Here is Alastair McIntosh – What is Ancestral Time? Returning to One’s Destiny, March 2014, http://www.alastairmcintosh.com
And climate change? We are facing a phenomenon of human development, indeed, of the evolution of life on Earth, that is, as the proffered Anthropocene era, nothing less than geological in its magnitude. Climate change confronts us with our destiny. I believe that this is a kairos, a special moment in time, not just for our generation, but for the evolution of consciousness as a whole. Climate change (…) is an apocalypse not so much in the populist understanding of that term, but in its theological sense of an ontological unveiling. As such, the study of and engagement with climate change is central to the spiritual work of our times. It is both personal and transpersonal. “This is what is meant by returning to one’s destiny.”
Yes, we return – each to her destiny – a far, far better thing; a more rewarding and delightful (though both comic and tragic) thing than the corporate incomprehension of eternal grains of sand, ordinary heartbeats, unique gifts of memory and the embracing and passing on of not only personal but common destiny.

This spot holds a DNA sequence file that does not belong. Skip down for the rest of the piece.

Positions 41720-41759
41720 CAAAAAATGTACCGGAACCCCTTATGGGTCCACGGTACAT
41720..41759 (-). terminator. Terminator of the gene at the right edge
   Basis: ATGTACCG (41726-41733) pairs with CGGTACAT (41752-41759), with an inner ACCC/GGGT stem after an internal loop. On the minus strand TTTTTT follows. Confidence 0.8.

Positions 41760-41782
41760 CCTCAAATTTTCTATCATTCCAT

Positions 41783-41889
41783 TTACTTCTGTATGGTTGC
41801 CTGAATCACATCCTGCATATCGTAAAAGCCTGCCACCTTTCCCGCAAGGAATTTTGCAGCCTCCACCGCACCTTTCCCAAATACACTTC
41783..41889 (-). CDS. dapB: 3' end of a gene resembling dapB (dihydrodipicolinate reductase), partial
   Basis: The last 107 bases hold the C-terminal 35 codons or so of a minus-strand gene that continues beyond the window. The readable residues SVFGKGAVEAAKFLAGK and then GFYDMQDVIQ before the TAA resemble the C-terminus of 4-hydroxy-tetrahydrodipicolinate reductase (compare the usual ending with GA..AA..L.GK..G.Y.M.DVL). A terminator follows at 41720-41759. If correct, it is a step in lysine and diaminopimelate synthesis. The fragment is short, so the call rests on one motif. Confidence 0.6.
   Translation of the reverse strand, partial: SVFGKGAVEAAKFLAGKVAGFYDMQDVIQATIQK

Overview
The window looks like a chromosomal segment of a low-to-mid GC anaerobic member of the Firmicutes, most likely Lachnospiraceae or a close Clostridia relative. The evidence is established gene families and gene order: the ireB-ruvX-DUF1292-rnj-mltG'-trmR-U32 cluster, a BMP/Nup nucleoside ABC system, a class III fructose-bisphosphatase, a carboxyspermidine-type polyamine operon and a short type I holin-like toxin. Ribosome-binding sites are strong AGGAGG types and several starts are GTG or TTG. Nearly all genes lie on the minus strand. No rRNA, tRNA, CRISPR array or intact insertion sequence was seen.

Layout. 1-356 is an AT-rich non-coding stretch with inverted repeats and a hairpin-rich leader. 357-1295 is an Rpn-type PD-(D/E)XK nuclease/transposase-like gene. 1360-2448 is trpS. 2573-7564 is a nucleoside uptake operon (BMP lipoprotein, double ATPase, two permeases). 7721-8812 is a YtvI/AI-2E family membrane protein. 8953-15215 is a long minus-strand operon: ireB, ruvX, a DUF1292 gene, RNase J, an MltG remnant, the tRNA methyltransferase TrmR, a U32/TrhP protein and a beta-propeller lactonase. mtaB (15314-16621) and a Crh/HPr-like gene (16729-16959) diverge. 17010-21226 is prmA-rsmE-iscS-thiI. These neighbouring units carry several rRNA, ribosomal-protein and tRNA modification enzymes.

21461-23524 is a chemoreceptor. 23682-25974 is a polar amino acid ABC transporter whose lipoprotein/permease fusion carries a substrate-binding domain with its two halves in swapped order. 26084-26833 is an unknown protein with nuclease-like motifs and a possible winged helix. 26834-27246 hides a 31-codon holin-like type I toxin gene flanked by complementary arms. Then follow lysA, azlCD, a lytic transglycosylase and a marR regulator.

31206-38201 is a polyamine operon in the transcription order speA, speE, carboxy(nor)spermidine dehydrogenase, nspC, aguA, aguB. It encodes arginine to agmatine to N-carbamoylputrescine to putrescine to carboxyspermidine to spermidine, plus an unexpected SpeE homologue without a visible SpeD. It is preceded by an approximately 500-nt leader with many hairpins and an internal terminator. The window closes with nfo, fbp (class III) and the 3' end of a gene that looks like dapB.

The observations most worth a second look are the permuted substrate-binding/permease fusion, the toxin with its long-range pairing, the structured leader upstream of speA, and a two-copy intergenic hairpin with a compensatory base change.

Here is a passage from the introduction to David Bollier’s, Think Like a Commoner (New Society 2014):
The commons consists of working, evolving models of self-provisioning and stewardship that combine the economic and the social, the collective and the personal. It is humanistic at its core but also richly political in implication, because to honor the commons can risk unpleasant encounters with the power of the Market/State duopoly.